Despite producing the same amount of torque one produces twice as much power and can therefore do twice as much work.

This is where the unit of torque gets abused. How much torque something applies is useless until you give it an RPM at which it does it. At that point you have power such as HP or KW or any other measurement of work. Without that it is meaningless.
Here is an example. Two big truck company commercials are bragging about their heavy duty motors. One company claims their truck makes 450 lb ft of torque. The other company claims their motor makes 600 lb ft of torque. This doesn't tell you anything about how they will perform.


What if the truck that makes 450 lb feet makes that at 3000 RPM?
What if the truck that makes 600 LB feet makes it at 1500 RPM?


Well the first truck making 450 lb ft makes 257 horsepower at the same 3000 RPM.

The second truck making 600 lb ft only makes 171 HP at 1500 RPM.


I know this is hard for those people stuck on the importance of torque but figuring out which motor will do more work at that RPM should be quite simple.



So why do people stress the importance of torque when towing.
Again it's a misnomer for low end power and in the end it really has nothing to do with how well it will tow.

Let's take the motor that makes 450 LB ft at 3000 RPM. Now remember that is 257 HP.

Now let's build ourselves a little 1.6 liter motor designed to make 257 HP at 12000 RPM.


Assuming both motors are attached to transmissions with the right gearing they will both haul a large load equally well. It's not actually hauling the load that makes the engine with more low end power superior. There are two primary factors that do.
The first is that with the low RPM motor you don't have to rev it as much to get going from a stop. A clutch will last insanely longer if you let it out at 1000 RPM than it will slipping it out at 7000 RPM. The input side of the transmission will also be spinning much slower. The clutch and drive train will last much longer on the slower motor.

Just as importantly the slower motor will also last much longer. Look at many of the big truck engines and Semi engines that can happily go 200k to 400k miles without a rebuild and much of that time spent working hard. On the other hand our little 1.6 liter engine although it would haul just as well would need to get rebuilt every few thousand miles if you were lucky.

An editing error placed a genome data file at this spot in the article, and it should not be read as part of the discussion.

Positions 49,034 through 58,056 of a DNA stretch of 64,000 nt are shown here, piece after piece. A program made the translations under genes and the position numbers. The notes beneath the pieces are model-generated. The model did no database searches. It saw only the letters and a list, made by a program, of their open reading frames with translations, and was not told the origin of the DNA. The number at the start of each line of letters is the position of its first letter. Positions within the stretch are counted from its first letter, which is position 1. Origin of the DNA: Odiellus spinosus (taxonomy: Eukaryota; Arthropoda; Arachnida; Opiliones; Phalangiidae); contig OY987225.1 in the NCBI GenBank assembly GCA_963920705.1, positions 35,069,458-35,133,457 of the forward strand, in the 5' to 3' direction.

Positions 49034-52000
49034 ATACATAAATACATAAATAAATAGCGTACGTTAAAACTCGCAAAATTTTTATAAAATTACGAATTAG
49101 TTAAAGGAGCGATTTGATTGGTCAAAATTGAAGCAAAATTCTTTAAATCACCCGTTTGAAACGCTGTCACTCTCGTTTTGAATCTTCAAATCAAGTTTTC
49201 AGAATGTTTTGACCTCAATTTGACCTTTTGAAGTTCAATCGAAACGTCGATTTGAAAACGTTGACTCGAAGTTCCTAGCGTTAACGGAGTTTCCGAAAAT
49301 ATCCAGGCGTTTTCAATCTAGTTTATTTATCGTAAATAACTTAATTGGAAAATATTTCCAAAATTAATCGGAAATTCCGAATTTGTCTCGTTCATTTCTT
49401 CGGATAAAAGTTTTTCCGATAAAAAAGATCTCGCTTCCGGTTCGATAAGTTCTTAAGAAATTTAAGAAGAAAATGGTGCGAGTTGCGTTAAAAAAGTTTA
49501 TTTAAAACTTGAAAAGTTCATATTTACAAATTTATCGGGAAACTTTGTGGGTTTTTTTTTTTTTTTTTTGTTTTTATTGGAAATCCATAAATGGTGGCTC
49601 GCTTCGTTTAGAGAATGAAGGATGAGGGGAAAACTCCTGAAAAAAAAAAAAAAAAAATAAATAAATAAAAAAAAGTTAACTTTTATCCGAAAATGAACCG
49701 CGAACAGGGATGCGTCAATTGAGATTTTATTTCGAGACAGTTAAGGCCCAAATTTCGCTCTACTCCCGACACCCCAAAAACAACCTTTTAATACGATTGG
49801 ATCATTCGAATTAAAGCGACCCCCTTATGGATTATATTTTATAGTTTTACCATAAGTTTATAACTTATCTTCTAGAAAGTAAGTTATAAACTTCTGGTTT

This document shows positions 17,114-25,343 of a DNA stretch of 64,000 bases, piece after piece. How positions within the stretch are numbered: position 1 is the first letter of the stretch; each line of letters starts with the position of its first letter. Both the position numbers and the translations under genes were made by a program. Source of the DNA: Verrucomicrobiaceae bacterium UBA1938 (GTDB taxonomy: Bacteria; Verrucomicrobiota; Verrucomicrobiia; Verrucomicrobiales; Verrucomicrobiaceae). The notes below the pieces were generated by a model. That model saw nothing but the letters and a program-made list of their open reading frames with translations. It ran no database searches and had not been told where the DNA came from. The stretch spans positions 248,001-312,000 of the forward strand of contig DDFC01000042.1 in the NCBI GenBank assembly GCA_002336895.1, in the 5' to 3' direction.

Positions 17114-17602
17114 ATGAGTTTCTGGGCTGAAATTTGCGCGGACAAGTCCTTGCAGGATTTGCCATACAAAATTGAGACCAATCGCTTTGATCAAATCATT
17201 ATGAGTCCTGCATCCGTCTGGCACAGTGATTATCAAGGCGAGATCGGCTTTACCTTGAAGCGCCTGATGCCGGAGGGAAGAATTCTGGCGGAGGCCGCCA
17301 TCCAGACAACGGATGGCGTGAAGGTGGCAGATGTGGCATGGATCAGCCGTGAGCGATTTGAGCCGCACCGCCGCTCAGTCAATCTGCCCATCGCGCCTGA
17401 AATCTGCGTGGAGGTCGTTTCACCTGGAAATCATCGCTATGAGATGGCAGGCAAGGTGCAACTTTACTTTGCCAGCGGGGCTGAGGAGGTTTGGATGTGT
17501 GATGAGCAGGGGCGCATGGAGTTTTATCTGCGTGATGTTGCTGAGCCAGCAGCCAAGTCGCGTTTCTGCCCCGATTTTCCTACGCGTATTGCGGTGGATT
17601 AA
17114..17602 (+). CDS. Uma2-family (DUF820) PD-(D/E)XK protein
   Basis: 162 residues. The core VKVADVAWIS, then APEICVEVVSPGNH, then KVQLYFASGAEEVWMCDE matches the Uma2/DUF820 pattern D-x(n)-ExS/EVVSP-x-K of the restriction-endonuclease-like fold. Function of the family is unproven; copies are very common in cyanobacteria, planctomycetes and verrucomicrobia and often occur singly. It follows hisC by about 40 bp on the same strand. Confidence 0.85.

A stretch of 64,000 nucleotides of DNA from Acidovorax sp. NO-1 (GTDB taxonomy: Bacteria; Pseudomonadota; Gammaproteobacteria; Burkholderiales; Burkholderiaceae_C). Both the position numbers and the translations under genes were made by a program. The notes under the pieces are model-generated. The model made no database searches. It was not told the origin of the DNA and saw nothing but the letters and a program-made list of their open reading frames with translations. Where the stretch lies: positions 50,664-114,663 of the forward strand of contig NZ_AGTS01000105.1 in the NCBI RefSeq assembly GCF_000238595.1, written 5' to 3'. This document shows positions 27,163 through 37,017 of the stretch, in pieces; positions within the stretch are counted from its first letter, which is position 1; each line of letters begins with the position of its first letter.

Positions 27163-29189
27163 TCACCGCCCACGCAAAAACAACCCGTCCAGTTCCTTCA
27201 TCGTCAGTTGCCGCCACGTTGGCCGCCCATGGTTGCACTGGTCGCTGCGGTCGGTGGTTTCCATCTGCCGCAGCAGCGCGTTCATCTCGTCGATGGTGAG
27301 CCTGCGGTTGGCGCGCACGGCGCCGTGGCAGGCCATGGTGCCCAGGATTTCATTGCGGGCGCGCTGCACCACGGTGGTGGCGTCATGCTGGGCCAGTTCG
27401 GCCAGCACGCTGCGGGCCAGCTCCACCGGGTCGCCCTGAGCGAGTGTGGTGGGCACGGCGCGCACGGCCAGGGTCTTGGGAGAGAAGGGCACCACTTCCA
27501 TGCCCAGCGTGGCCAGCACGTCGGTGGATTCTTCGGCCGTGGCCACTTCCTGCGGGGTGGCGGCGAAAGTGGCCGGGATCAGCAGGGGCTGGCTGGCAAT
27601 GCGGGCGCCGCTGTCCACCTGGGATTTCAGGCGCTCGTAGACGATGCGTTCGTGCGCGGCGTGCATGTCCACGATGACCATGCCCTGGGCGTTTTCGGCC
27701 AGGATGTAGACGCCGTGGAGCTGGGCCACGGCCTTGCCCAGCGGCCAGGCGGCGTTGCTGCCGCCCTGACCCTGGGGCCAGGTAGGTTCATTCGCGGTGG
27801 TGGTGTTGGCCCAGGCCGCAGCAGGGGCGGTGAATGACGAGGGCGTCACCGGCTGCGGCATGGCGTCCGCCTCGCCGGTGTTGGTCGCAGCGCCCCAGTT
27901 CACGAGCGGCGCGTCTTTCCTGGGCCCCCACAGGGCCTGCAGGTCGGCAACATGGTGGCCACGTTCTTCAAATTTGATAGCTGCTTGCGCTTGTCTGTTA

So to recap

1. Low end power has nothing to do with how well a motor will haul a big load but has a lot to do with how long components will last.

  1. Torque has nothing to do with anything until you apply RPM at which point you know how much work it can do. That is called power.


The same theory applies to race cars.

Torque is irrelevant.


People will say things like if two motors make the same amount of power the one with more torque will be faster. This is an uneducated way of saying the motor with a broader power curve will be faster. A motor that tends to have a higher torque peak will tend to have a broader power curve but it is not the amount of torque that is important, it's the RPM that it can do it at.


The other major downside is that using this terminology breeds further ignorance and propagates people using the wrong terminology and well as making it seem much more complicated than it is. People should try to use the most simple, most accurate and most educated terminology possible and should also try to correct those who don't.



I tried to use some quick examples to draw attention to this issue but there are others who can explain the math and science much better than I can.
One good place to start is wikipedia under horsepower.


Another good place is howstuffworks.com. You can look up the following pages.

How Force, Power, Torque and Energy Work

How Horsepower Works


And this one is my personal favorite.




If by the end of this you still think you can compare torque and epower or that one is better than the other or if you think you are right and I am wrong then please drop the wrench and step away from the vehicle.






courtesy of webmatter.de